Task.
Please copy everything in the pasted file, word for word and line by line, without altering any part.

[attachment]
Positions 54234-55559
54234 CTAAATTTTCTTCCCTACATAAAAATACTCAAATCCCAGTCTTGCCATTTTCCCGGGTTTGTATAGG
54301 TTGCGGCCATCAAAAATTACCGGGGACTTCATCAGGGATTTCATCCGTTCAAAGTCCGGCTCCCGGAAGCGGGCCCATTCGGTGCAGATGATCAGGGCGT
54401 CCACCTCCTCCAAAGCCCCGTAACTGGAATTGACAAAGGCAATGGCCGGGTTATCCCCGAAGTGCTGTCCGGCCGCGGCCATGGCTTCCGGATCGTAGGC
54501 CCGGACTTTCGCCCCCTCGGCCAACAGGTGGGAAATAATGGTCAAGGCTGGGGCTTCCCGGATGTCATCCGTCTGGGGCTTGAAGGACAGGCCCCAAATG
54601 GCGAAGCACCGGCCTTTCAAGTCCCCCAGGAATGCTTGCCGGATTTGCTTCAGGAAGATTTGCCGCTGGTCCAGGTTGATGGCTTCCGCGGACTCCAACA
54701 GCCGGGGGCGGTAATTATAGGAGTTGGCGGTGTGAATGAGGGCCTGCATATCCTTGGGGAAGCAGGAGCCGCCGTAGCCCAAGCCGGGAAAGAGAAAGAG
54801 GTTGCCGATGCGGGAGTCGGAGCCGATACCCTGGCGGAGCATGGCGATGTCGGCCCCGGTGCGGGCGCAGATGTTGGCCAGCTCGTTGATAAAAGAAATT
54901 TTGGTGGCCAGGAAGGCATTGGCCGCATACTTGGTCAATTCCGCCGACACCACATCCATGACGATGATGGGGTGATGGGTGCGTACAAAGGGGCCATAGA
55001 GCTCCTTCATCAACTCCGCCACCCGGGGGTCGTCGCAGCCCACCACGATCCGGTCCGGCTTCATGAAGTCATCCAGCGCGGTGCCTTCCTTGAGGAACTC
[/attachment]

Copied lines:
Positions 54234-55559
54234 CTAAATTTTCTTCCCTACATAAAAATACTCAAATCCCAGTCTTGCCATTTTCCCGGGTTTGTATAGG
54301 TTGCGGCCATCAAAAATTACCGGGGACTTCATCAGGGATTTCATCCGTTCAAAGTCCGGCTCCCGGAAGCGGGCCCATTCGGTGCAGATGATCAGGGCGT
54401 CCACCTCCTCCAAAGCCCCGTAACTGGAATTGACAAAGGCAATGGCCGGGTTATCCCCGAAGTGCTGTCCGGCCGCGGCCATGGCTTCCGGATCGTAGGC
54501 CCGGACTTTCGCCCCCTCGGCCAACAGGTGGGAAATAATGGTCAAGGCTGGGGCTTCCCGGATGTCATCCGTCTGGGGCTTGAAGGACAGGCCCCAAATG
54601 GCGAAGCACCGGCCTTTCAAGTCCCCCAGGAATGCTTGCCGGATTTGCTTCAGGAAGATTTGCCGCTGGTCCAGGTTGATGGCTTCCGCGGACTCCAACA
54701 GCCGGGGGCGGTAATTATAGGAGTTGGCGGTGTGAATGAGGGCCTGCATATCCTTGGGGAAGCAGGAGCCGCCGTAGCCCAAGCCGGGAAAGAGAAAGAG
54801 GTTGCCGATGCGGGAGTCGGAGCCGATACCCTGGCGGAGCATGGCGATGTCGGCCCCGGTGCGGGCGCAGATGTTGGCCAGCTCGTTGATAAAAGAAATT
54901 TTGGTGGCCAGGAAGGCATTGGCCGCATACTTGGTCAATTCCGCCGACACCACATCCATGACGATGATGGGGTGATGGGTGCGTACAAAGGGGCCATAGA
55001 GCTCCTTCATCAACTCCGCCACCCGGGGGTCGTCGCAGCCCACCACGATCCGGTCCGGCTTCATGAAGTCATCCAGCGCGGTGCCTTCCTTGAGGAACTC